“Do Least Harm” Philosophy May Suffice for Percutaneous Coronary Intervention in Octogenarians

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Octogenarians represent one of the most rapidly expanding segments of the population and an ever growing number are undergoing percutaneous coronary intervention (PCI). A simplified approach with incomplete or “culprit-lesion” only PCI may be an option even in multivessel disease, to minimize periprocedural complications while still allowing a meaningful clinical recovery in patients with inherent functional limitations related to age itself. We tried to determine the effects of either complete or partial PCI on procedural and long-term outcome in a consecutive series of octogenarians.


In-hospital and 1-year clinical outcomes were collected in elderly patients treated with PCI between January 1998 and March 2004 in our institution.


In a total of 165 octogenarians, 73 elderly patients (44%) underwent complete (COM) and 92 (56%) incomplete (INC) revascularization. Major in-hospital cardiac events were similar in the two subgroups. At 1-year follow-up 65% of patients in the COM and 68% in the INC group (P = ns) referred improvement in angina status and quality of life. Clinically driven repeat PCI was necessary in 16% of COM and 15% of INC patients. Recurrent PCI was mostly required to treat a restenotic index lesion in both groups, while only five patients in the INC group (5.4%) required PCI of a different lesion.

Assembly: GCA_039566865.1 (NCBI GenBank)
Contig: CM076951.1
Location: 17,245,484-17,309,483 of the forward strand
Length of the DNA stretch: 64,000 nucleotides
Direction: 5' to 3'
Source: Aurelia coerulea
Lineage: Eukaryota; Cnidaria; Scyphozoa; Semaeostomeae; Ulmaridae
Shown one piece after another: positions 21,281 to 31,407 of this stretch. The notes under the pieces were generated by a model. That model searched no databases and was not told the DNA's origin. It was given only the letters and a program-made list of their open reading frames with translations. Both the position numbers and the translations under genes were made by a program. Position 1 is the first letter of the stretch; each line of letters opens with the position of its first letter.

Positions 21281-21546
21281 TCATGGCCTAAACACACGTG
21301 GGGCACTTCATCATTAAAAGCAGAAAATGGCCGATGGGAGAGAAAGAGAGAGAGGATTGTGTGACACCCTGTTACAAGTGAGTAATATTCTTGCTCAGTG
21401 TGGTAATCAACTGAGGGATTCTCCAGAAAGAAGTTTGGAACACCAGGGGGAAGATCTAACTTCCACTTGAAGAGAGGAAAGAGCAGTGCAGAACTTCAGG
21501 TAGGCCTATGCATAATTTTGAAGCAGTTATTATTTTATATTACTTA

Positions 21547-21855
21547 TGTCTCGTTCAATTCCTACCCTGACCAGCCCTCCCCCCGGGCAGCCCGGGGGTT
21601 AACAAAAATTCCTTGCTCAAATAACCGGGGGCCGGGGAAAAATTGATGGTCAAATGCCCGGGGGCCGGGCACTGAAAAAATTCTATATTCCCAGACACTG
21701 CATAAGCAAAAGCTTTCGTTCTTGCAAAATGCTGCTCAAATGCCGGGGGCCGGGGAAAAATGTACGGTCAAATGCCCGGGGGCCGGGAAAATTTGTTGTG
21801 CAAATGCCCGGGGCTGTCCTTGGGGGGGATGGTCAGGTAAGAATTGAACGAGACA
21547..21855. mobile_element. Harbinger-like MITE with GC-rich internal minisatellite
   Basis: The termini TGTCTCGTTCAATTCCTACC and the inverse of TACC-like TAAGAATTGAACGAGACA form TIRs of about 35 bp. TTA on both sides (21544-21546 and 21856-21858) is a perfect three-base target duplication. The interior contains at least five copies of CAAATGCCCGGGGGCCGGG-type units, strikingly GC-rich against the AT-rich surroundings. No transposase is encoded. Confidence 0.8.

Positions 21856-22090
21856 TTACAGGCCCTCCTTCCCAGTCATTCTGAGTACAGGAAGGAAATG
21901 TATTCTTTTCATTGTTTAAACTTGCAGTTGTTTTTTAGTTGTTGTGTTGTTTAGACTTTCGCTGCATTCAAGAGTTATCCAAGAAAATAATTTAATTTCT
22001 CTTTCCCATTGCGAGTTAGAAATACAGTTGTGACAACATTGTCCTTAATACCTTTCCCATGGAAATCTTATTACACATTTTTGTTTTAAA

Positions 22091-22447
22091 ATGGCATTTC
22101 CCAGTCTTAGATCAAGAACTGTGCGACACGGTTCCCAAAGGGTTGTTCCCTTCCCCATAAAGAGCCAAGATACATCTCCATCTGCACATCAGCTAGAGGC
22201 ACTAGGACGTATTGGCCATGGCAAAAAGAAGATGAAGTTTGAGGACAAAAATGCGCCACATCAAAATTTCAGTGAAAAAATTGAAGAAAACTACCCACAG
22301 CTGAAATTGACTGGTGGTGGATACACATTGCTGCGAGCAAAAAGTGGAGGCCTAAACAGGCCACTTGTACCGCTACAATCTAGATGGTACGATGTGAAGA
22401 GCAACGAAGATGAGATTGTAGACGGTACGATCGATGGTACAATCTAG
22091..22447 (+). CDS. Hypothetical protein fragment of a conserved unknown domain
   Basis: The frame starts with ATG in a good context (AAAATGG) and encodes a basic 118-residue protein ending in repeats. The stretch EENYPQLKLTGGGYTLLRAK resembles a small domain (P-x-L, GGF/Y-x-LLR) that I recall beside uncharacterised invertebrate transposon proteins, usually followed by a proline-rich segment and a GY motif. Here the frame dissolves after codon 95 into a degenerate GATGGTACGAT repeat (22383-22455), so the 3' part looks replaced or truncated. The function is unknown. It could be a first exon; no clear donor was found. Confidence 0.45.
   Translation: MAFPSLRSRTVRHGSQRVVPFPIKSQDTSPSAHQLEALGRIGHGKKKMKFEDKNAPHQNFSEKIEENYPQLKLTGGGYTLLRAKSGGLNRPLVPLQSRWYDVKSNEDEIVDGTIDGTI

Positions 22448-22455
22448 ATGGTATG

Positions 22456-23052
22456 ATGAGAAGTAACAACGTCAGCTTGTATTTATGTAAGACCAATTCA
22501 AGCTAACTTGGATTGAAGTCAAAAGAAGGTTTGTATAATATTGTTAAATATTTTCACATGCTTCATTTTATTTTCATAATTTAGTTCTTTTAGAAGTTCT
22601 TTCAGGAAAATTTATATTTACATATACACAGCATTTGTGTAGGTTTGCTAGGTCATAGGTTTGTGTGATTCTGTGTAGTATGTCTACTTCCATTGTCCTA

Current PCI coronary techniques are safe and effective in octogenarians. Restenosis remains the main cause for recurrent events after bare metal stents. Percutaneous revascularization limited to the culprit lesion may suffice in most patients, with favorable clinical outcome at 1 year.

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